Aug 22, 2016

Review: All the Bright Places by Jennifer Niven

TitleAll the Bright Places
Author: Jennifer Niven
Publisher: Knopf
Publishing Date: January 6, 2015
Pages/Format: 388, Hardcover
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The Fault in Our Stars meets Eleanor and Park in this exhilarating and heart-wrenching love story about a girl who learns to live from a boy who intends to die.
Theodore Finch is fascinated by death, and he constantly thinks of ways he might kill himself. But each time, something good, no matter how small, stops him.
Violet Markey lives for the future, counting the days until graduation, when she can escape her Indiana town and her aching grief in the wake of her sister’s recent death.
When Finch and Violet meet on the ledge of the bell tower at school, it’s unclear who saves whom. And when they pair up on a project to discover the “natural wonders” of their state, both Finch and Violet make more important discoveries: It’s only with Violet that Finch can be himself—a weird, funny, live-out-loud guy who’s not such a freak after all. And it’s only with Finch that Violet can forget to count away the days and start living them. But as Violet’s world grows, Finch’s begins to shrink.
This is an intense, gripping novel perfect for fans of Jay Asher, Rainbow Rowell, John Green, Gayle Forman, and Jenny Downham from a talented new voice in YA, Jennifer Niven.

Book in One Word: Moody

I went into All the Bright Places with one (possibly spoilery) expectation: I would probably cry and feel a sadness that was along the lines of--though probably not as major as--The Fault in Our Stars. (Even then, I had been looking forward to it since before all the hype hit.) It was hard not to think that when the universal word for All the Bright Places was sad (and perhaps also Finch). So I put off reading it, despite all the raving and love it was getting, because I Do Not Like books that will make me cry and feel like a pit made of all things sad. But as I was desperately searching for my favorite book of 2015 (I know, I took eons to write this review) I finally put the story of Finch and Violet at the very top of my TBR and used it to finish off the year.

Since I was expecting sadness from All the Bright Places (the kind of sadness that, spoiler alert, usually means someone dies) my entire reading experience was filled with that kind of mood and it gave the book a certain sort of edge to its feel. And not just the book--it put me on edge, too. I was expecting the sadness and some big event, so I was on edge as I waited for that page to arrive. It didn't necessarily hinder the book, really, but I'd say it gave it a certain sort of effect.

All the Bright Places is told from the alternating points of view of Theodore Finch and Violet Markey, two teens who are, in some way, affected by death: Violet by that of her sister's, and Theodore by his fascination of it. The two meet on a bell tower ledge at their school when Finch tries to talk Violet down--and covers for her so people will think she was saving him, not the other way around. From then on the golden girl and the school reject create a sort of mutual understanding, and that blossoms into something more--and the two try to show each other that life is worth more than just being and existing: it's worth living.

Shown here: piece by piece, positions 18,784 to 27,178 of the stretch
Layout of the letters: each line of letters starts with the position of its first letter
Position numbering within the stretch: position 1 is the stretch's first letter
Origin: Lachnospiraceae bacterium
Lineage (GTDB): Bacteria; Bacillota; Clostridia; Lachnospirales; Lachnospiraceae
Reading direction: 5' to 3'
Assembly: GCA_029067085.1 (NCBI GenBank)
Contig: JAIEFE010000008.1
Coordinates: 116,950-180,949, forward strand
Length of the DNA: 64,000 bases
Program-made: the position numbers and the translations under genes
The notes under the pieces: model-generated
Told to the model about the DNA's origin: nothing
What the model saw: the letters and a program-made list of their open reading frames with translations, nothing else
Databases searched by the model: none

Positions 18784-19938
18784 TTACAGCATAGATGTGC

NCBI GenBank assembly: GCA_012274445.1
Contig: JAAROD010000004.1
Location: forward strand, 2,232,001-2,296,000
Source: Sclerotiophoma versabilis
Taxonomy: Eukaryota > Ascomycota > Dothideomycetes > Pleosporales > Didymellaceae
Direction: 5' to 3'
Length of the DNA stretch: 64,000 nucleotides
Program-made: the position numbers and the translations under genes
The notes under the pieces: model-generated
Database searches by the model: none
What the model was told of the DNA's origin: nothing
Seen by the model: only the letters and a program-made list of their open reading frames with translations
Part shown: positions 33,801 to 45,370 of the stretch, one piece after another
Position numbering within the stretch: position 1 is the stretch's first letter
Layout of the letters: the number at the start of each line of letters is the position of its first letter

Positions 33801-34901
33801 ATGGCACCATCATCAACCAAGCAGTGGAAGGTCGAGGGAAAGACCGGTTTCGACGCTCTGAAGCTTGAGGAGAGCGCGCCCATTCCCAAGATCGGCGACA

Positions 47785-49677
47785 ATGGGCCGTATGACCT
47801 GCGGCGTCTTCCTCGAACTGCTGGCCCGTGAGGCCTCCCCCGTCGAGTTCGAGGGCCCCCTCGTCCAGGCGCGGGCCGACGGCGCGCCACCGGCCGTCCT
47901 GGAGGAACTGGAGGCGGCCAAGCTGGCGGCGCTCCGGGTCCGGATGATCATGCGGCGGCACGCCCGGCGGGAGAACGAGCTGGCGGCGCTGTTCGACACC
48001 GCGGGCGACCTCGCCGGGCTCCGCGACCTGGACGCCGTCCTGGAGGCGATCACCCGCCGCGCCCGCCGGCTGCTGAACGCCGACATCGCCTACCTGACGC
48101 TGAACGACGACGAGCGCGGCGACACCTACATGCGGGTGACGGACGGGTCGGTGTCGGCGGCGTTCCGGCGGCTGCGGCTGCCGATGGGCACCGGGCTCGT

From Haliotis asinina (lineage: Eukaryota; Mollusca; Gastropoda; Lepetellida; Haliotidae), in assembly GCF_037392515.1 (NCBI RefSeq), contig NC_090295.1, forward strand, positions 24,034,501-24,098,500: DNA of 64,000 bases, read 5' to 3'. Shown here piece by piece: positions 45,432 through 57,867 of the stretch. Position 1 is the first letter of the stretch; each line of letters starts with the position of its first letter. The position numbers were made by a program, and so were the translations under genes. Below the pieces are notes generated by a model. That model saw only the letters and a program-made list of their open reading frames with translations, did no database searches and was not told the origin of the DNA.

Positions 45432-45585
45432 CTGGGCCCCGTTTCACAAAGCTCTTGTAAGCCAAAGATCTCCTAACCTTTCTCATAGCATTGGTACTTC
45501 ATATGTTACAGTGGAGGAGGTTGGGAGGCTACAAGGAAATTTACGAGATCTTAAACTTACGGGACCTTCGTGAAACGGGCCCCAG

Despite the fact that it's been nearly nine months since I read All the Bright Places, I'm still not sure how I feel about it. I do know that I didn't love it, but I did like it. It's a book that's hard to feel good about though, you know? It's not exactly happy, and it deals with suicide and depression, among other things. I liked Violet and Finch, while other characters were just plain jerks and cruel. Violet is your average sweet girl filled with kindness, while Finch is outspoken and over the top and his own brand of person (and I really liked him). I remember the writing being rather solid--that sort of contemporary voice I can jump right into, along with hints of snark--but there may be a slight issue with realism. No matter what a book is about or how unrealistic it may be, that unrealisticness still has to be its own kind of realistic. I'm not saying All the Bright Places wasn't realistic, but I think some things just didn't quite hit the realistic bar for me, or I found it hard to believe that a person would act like this or do that. Maybe it's just me being overly critical of books lately. (Thanks, college.) But something wasn't quite there.

In the end, All the Bright Places wasn't exactly what I thought it would be. (Spoilery thought: Let's just say that I didn't expect what happened to a certain person to happen to that person.) I wouldn't say I'm a black sheep with the novel because, though I didn't love it, I didn't dislike it, either. All the Bright Places had compelling and unique but troubled characters, the game of life, interesting adventures, strong prose, and colors in the dark. Just beware: despite the cover, title, and being "all the colors in one, at full brightness," it's not the cheeriest of books. But that doesn't mean it's not good. (And yes, I cried.)

Did I like it? Yes.
Did I love it? No.
Would I reread it? I might give this a second try.
Would I purchase it? I already own it, but if I didn't I wouldn't need it.
Who would I recommend it to? Contemporary lovers who like their characters messy, prose and voice strong, and stories covered in shadows.


  1. I'm sad you didn't love it, but I understand why.

  2. Thankiu for this honest review :) I have this book on my TBR since when it released ahh, still excited to read it though.


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